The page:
ST. LOUIS — One could call Alex Reyes the former prodigal son in the St. Louis Cardinals organization. Perhaps, "fortunate son" is a better way to put it.
Come to think of it, I think of The Who classic, "Getting in Tune" when the 2020 version of Reyes comes to mind. Trade the mound for a piano and see how it fits.
"I've got it all here in my head
There's nothing more needs to be said
I'm just bangin' on my old piano
I'm getting in tune to the straight and narrow"
Either way you slice it, the 25-year-old carries a recycled intrigue into the new season. A few years ago, he was the top prospect in the Cardinals organization as well as the Major Leagues. Other teams looked at him as the antagonist in a summer movie while St. Louis fans knew him as the next best thing.
It hasn't worked out, for reasons both physical and mental by Reyes, and the chaotic bad luck of pitchers. He lost a chunk of a season to a failed drug test, another season to Tommy John surgery, and part of another season to a torn lat tendon. But last season, he punched a wall and broke a finger, which resulted in the team giving him space to pause this offseason.
For the first time in his seemingly epic yet so far disappointing career, Reyes trained on his own this winter. He went home to the Dominican Republic so he could be away from the robotic nature of rehab and stay close to his family. He has a close connection with his daughter, something that has powered his spirit through harsh times. You could say home is exactly where the heart is for Reyes.
"It was more like having a regular offseason with my own trainer. I feel good, especially mentally. It was huge for me to be home with my family," Reyes said.
The experience has landed Reyes in 2020 looking more fit than ever, but also healthy on the mental side. He's throwing bullpens and tossing baseballs long distances again. The hand, arm, lat, and legs are ready to go. He's throwing 180 feet at the moment, ramping up for the upcoming challenge ahead.
When asked if he sees himself as a starter or reliever, Reyes was as definitive as the luxury located in the corner piece of an Imo's pizza with his answer.
"I want to be a starter," Reyes said. He sees himself as a guy with something to prove after a series of false starts, a moderate portion stemming from his own mistakes.
Mistakes that have left Cardinals fans with an uneasy opinion on his future. There was a point last year when he was shut down for the season that some felt it was enough. With a pitching-rich organization, it's easy to forget Reyes is still very young and hasn't thrown that many innings.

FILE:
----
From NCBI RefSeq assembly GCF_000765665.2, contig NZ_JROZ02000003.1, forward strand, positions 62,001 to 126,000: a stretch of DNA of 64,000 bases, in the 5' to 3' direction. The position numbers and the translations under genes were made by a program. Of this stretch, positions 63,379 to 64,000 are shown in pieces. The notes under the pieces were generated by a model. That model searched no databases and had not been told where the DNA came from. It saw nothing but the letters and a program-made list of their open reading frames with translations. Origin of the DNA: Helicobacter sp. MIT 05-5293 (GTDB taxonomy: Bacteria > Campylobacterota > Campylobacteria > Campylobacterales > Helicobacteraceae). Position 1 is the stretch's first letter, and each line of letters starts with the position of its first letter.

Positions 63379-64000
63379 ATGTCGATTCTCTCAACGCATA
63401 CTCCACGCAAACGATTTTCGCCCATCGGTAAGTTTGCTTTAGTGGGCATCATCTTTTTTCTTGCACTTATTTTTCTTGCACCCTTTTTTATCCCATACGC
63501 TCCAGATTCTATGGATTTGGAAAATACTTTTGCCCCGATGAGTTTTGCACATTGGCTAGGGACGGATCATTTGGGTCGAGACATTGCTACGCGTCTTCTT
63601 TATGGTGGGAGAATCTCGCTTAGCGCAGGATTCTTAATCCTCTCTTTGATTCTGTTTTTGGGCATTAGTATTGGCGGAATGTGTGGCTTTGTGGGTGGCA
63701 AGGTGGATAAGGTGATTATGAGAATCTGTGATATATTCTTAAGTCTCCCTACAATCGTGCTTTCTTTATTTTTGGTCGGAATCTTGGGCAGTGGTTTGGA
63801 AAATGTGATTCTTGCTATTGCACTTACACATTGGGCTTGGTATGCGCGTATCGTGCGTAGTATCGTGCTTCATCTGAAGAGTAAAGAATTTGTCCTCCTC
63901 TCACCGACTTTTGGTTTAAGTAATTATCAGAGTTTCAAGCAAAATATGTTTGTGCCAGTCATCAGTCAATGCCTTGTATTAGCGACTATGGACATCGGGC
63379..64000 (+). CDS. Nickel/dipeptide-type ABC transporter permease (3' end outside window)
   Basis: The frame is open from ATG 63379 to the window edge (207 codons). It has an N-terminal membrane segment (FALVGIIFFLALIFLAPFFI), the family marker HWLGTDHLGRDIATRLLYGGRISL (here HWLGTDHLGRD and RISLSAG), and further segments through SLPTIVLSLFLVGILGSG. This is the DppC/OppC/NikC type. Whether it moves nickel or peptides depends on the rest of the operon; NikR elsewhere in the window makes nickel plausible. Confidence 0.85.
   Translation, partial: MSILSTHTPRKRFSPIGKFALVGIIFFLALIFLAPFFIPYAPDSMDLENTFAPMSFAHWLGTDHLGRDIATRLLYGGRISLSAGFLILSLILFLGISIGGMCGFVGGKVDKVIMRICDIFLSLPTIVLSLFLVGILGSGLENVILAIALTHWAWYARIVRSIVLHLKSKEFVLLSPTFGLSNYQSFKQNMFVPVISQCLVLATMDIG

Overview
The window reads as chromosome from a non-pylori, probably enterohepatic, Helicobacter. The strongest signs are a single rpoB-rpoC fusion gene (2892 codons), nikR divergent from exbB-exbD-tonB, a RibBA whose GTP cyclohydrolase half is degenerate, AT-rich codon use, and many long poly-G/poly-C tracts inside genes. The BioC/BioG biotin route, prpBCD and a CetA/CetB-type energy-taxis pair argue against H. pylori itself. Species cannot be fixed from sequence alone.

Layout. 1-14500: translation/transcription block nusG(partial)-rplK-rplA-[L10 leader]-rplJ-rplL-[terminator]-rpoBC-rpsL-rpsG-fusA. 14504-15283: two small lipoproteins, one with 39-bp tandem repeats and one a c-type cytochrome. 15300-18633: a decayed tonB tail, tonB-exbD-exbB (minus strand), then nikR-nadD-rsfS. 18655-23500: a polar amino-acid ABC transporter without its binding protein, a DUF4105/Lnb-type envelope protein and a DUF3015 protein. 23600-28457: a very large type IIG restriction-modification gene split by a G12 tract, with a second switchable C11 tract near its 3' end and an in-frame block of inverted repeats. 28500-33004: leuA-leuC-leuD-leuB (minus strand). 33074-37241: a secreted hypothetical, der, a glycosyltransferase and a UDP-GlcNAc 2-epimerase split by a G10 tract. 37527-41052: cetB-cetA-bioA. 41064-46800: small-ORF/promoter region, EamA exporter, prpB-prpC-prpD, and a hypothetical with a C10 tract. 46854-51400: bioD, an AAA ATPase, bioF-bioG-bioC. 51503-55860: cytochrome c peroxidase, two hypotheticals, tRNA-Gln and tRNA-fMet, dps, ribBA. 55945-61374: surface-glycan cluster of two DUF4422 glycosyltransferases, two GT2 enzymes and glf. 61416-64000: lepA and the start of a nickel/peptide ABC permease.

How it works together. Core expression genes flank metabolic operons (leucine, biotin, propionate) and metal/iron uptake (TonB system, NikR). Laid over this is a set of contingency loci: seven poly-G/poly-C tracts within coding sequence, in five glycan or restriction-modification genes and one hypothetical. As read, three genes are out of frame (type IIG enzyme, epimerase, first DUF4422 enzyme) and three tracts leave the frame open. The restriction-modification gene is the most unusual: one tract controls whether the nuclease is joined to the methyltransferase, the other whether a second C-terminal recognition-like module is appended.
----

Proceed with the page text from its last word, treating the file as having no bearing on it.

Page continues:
I haven't given up on him yet. There's too much upside in his arm and ability, and there's still time as well. With trades taking place at will, Reyes could play a key role in the rotation or bullpen this season. He's entering year one of his arbitration, which puts his free agency period four years away. That's a bargain price to see if there's fuel left in that arm.
Some players come into the Warm-Up with confidence and swagger; Reyes walked into this weekend seeming like a guy fit to prove his worth to people once and for all. Someone content with their bodies and allowing their minds to lead the way.
Once again, there's still time for Reyes to flourish and the Cardinals will need him. They haven't addressed the offensive struggles of this team all winter, so the winning will once again hinge on pitching and defense. If Reyes' fastball, slider, and curveball are working, hitters are still at a loss. You can't teach them how to detect a guy who can throw 97 mph and then down-shift to 80 mph the next pitch. Sorry, but you just can't.
What's Reyes' role this season? John Mozeliak didn't want to give it a label, but refused to rule out his placement. Everybody is in a wait and see mode with Reyes, which is healthy action for both parties.
The hype is gone, but the arm still works. 2020 should give us an answer to the Alex Reyes baseball riddle. It was about time he got in tune, but what happens now? Only time will tell.